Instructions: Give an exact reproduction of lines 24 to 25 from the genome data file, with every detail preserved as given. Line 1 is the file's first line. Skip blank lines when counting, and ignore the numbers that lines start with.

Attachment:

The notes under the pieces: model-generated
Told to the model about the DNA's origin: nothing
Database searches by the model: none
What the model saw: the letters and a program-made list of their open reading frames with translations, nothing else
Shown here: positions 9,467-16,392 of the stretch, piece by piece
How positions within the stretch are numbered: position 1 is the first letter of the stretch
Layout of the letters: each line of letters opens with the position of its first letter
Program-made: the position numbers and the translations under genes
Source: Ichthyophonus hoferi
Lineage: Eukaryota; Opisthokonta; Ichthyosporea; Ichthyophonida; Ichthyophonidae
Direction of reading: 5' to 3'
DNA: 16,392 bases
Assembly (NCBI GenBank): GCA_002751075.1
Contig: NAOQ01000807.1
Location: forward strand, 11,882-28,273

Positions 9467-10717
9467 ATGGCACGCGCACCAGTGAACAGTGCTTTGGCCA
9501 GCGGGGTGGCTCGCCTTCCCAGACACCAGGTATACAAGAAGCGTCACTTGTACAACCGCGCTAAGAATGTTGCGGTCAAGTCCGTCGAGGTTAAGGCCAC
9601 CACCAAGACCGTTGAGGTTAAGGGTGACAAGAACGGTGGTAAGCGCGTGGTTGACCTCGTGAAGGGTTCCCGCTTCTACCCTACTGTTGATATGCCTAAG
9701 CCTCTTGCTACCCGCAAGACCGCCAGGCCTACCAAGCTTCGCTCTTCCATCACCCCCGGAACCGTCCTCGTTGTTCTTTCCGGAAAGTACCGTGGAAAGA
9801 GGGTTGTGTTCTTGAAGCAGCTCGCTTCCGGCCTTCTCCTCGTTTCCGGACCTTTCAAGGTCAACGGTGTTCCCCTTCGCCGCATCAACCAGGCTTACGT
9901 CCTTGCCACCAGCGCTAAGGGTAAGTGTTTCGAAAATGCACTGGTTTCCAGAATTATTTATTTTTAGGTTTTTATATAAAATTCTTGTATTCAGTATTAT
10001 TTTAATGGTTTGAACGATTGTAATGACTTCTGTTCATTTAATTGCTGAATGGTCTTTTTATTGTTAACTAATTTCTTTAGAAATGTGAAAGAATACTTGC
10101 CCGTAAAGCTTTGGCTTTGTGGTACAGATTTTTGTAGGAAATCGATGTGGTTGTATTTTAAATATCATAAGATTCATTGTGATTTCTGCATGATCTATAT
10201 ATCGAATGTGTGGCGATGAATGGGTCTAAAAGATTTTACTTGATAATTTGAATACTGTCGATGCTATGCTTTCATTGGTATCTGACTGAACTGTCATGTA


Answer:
10101 CCGTAAAGCTTTGGCTTTGTGGTACAGATTTTTGTAGGAAATCGATGTGGTTGTATTTTAAATATCATAAGATTCATTGTGATTTCTGCATGATCTATAT
10201 ATCGAATGTGTGGCGATGAATGGGTCTAAAAGATTTTACTTGATAATTTGAATACTGTCGATGCTATGCTTTCATTGGTATCTGACTGAACTGTCATGTA